As a staff member, to secure the best ambassadors for your organization, think like a prospective ambassador. You need to have an engaging and passionate personality. Each ambassador must have the right message and information to share with the variety of publics for engagement. Sumac recommends providing a toolkit for the ambassador with the correct communication tools, such as news outlets, portfolio, elevator speech, plus organizational bulleting points. Consider taking personal notes on what to say to various outside constituencies. What you say and how you reflect the organization is critical for the right positive perceptions to develop.
Boardable states that the success of a nonprofit depends largely on how many outside people are receiving and responding to its message. Ambassadors for a nonprofit can improve their performance over a period of time if they use the following techniques.
- Practice your elevator speech about your organization.
- Bring organizational information with you and make some contacts with news media.
- Promote your nonprofit with swag and start an organizational blog.
- Set up tables at local events, create a new event for visibility and use your own network to promote nonprofit.
- Continually strive to be a better ambassador for your organization.
If you are interested in either becoming an ambassador for an organization or recruiting an ambassador your organization, create a concise job description for this role. The job description must describe the organization as it seeks to advance its mission in a successful way through ambassador support. The description needs to outline the specific requirements for an ambassador. Examples of roles to play include lending their name, act as a spokesperson, open doors and make a personal gift. Ambassador activities need to include wearing the brand, tweet and share engagement, raise money, advocate, and constantly inform and engage.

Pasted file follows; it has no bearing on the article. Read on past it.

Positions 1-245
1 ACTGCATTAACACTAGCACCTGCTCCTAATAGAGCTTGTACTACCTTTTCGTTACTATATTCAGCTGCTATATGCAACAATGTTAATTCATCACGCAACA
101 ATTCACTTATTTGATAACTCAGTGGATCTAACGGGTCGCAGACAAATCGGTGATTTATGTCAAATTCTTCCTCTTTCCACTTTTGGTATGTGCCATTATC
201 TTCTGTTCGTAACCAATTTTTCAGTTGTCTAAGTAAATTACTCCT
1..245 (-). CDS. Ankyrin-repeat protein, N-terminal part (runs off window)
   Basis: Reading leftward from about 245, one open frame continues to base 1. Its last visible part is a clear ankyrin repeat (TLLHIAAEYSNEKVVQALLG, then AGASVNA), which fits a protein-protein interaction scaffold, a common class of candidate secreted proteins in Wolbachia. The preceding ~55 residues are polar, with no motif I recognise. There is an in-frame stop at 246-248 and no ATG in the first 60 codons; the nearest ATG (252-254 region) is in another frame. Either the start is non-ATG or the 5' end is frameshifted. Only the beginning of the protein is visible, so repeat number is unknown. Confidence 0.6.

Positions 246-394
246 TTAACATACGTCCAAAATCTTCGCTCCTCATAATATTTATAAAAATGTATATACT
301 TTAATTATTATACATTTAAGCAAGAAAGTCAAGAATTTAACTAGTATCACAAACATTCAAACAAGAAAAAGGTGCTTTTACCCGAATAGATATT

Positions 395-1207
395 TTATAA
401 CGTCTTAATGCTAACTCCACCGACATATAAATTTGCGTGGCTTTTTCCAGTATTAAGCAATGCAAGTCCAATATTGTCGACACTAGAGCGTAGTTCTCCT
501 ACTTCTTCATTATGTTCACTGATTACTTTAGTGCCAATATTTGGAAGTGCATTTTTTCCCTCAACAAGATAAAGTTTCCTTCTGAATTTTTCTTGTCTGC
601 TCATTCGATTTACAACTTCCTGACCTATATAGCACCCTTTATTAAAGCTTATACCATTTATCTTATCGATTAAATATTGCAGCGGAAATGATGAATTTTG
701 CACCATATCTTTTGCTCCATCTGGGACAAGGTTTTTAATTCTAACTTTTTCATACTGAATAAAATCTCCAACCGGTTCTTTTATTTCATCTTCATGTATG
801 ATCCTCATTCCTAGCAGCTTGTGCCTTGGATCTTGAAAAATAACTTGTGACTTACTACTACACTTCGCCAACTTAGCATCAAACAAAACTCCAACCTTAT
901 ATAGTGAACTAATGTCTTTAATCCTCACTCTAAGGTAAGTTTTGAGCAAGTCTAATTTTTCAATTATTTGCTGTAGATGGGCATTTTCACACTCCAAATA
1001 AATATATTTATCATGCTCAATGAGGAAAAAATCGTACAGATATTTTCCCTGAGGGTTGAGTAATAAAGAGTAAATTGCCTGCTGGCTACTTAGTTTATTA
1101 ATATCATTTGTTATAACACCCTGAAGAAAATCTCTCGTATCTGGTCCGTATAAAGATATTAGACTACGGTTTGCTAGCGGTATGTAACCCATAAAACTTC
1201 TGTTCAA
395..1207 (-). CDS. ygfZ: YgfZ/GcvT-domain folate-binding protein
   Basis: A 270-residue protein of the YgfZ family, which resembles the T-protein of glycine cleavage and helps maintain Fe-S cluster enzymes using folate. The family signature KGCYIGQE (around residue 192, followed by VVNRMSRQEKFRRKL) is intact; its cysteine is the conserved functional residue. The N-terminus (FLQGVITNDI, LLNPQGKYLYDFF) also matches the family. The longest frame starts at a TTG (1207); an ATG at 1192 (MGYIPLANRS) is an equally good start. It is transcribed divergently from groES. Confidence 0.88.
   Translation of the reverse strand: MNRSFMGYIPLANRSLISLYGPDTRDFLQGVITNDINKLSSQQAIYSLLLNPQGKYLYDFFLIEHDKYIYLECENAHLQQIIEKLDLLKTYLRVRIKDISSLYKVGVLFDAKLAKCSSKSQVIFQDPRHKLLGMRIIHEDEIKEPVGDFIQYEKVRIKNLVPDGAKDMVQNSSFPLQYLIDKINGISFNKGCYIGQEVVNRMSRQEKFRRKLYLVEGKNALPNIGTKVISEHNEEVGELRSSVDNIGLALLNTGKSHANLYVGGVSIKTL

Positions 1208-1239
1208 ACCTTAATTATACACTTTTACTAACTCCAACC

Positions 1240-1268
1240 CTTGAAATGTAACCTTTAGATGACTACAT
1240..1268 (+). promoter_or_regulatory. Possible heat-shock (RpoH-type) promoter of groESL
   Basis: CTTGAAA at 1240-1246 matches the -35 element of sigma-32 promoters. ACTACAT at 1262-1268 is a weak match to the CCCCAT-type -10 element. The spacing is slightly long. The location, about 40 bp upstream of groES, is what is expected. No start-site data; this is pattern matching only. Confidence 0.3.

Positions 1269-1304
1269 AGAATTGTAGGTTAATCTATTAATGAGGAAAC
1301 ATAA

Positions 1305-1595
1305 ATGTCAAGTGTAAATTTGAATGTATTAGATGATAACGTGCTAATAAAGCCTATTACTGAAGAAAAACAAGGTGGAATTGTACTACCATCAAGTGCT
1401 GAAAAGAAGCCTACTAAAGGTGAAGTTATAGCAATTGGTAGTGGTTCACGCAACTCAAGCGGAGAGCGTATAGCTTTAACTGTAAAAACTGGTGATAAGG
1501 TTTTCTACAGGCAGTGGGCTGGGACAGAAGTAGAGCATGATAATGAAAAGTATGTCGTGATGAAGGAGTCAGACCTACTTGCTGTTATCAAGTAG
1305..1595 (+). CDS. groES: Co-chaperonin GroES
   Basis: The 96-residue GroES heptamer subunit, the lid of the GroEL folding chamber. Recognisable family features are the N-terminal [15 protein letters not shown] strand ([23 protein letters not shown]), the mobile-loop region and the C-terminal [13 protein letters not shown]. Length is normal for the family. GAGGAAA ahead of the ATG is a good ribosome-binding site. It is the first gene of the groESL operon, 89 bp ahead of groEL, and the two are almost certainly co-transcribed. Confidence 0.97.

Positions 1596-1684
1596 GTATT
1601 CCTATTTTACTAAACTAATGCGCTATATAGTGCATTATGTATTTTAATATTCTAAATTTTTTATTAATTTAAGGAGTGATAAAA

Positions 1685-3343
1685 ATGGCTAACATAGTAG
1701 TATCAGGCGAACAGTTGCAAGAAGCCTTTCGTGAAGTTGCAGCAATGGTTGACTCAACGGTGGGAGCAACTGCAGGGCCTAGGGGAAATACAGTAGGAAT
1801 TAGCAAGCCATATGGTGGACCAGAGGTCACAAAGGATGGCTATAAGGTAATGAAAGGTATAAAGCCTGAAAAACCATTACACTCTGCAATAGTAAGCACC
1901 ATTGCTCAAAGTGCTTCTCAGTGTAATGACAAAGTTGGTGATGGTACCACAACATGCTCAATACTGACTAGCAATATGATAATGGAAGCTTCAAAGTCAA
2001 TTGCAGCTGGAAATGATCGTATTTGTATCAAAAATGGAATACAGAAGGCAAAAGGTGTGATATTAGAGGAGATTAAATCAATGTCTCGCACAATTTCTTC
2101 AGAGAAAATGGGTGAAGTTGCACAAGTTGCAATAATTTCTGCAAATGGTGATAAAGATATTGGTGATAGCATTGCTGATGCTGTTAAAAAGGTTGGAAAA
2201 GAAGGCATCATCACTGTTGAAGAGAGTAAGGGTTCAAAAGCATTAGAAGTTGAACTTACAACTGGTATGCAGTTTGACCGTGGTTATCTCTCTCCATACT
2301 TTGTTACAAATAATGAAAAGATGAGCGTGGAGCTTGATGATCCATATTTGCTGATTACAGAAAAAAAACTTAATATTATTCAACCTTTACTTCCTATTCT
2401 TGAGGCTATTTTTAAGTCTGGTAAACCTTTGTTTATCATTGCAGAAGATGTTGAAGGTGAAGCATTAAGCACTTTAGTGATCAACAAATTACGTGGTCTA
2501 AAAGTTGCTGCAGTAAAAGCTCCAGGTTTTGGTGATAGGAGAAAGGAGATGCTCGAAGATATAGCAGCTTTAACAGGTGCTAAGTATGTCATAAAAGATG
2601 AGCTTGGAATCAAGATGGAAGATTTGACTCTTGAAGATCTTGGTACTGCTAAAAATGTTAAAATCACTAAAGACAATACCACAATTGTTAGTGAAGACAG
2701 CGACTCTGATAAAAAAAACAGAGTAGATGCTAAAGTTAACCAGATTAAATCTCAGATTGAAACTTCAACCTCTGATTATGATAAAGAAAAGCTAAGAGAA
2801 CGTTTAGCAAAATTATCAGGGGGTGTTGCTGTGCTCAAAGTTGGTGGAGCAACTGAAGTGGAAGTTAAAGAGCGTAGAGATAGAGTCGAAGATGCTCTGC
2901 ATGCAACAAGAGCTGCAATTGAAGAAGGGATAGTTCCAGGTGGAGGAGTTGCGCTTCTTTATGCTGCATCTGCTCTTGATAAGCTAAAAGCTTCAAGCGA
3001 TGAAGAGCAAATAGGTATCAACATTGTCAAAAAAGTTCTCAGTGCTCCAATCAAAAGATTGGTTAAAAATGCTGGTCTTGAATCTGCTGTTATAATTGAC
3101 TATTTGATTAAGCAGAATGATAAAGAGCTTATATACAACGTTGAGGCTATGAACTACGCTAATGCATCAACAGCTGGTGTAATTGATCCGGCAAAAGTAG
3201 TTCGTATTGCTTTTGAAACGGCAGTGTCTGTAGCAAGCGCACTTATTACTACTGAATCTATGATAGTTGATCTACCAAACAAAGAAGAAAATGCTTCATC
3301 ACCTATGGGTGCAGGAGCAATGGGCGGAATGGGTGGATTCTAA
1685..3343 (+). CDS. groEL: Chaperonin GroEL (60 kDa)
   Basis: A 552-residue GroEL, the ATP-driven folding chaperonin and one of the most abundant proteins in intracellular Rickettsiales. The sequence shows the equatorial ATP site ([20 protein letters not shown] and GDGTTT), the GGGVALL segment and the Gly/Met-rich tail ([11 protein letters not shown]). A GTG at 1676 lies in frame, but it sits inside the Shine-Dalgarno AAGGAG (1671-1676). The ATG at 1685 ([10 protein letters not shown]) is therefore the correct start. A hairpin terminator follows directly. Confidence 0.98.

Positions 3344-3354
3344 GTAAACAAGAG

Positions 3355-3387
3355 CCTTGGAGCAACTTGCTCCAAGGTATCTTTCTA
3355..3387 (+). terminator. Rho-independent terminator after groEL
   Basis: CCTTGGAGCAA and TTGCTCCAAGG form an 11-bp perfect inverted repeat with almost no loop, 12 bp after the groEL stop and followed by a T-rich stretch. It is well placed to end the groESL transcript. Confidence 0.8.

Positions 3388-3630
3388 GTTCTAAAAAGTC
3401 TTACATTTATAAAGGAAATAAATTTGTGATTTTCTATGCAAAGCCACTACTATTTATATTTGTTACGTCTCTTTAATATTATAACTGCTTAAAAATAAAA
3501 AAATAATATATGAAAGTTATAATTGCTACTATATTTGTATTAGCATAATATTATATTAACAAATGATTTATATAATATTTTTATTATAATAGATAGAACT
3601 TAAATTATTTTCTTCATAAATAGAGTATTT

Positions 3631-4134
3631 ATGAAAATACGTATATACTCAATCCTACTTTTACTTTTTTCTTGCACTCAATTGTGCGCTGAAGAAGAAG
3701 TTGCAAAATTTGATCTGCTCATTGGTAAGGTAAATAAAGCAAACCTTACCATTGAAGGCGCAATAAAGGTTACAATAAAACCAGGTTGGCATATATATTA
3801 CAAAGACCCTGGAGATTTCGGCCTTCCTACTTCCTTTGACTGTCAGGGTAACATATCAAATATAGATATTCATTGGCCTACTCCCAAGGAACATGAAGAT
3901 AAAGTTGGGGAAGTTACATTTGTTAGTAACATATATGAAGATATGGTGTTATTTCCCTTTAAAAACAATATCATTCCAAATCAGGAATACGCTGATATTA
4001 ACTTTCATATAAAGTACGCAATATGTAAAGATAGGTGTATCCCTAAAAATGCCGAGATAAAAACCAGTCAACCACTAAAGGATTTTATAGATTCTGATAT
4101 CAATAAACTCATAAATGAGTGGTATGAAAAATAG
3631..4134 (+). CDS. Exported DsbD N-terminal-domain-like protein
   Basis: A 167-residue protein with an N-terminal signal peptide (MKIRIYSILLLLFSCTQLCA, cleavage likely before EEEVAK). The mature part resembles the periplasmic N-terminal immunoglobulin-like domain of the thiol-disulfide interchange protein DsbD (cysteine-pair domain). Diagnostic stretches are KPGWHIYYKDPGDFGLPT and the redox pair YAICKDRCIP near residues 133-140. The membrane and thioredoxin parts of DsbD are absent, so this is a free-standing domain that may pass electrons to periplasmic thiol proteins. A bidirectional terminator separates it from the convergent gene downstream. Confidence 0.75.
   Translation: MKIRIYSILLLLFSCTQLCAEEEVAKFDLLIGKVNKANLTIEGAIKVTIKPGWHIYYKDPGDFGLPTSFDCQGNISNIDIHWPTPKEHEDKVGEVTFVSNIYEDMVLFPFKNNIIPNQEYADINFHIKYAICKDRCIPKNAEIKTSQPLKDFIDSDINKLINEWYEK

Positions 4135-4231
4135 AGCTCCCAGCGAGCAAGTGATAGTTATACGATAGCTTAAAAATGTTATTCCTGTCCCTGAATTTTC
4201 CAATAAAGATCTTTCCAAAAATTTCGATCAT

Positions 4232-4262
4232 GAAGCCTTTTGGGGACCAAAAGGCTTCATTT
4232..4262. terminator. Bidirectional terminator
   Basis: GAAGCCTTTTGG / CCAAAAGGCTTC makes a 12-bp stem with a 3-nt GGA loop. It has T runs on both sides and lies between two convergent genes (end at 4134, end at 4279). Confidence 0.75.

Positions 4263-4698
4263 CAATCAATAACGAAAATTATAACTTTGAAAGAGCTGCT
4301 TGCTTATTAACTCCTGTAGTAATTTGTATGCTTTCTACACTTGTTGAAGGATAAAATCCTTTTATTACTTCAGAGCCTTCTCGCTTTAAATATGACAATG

Every nonprofit needs internal and external ambassadors to spread the good word about your nonprofit to the world in which the nonprofit operates. Positive information sharing will enhance the likelihood of overall success. Ambassadors can provide and gather information to others. Greater attention needs to be given to the ambassador concept. If individuals know exactly what is expected of them, greater long- term results will be made. Anyone can be a volunteer, but it takes a special breed to be an outstanding ambassador for an organization. Do you have an ambassador program in place?
If not, what are you waiting for? Start with your internal population and work externally, beginning today.
Duke Haddad, Ed.D., CFRE, is currently associate director of development, director of capital campaigns and director of corporate development for The Salvation Army Indiana Division in Indianapolis. He also serves as president of Duke Haddad and Associates LLC and is a freelance instructor for Nonprofit Web Advisor.
He has been a contributing author to NonProfit PRO since 2008.
He received his doctorate degree from West Virginia University with an emphasis on education administration plus a dissertation on donor characteristics. He received a master’s degree from Marshall University with an emphasis on public administration plus a thesis on annual fund analysis. He secured a bachelor’s degree (cum laude) with an emphasis on marketing/management. He has done post graduate work at the University of Louisville.
Duke has received the Fundraising Executive of the Year Award, from the Association of Fundraising Professionals Indiana Chapter. He also was given the Outstanding West Virginian Award, Kentucky Colonel Award and Sagamore of the Wabash Award from the governors of West Virginia, Kentucky and Indiana, respectively, for his many career contributions in the field of philanthropy. He has maintained a Certified Fund Raising Executive (CFRE) designation for three decades.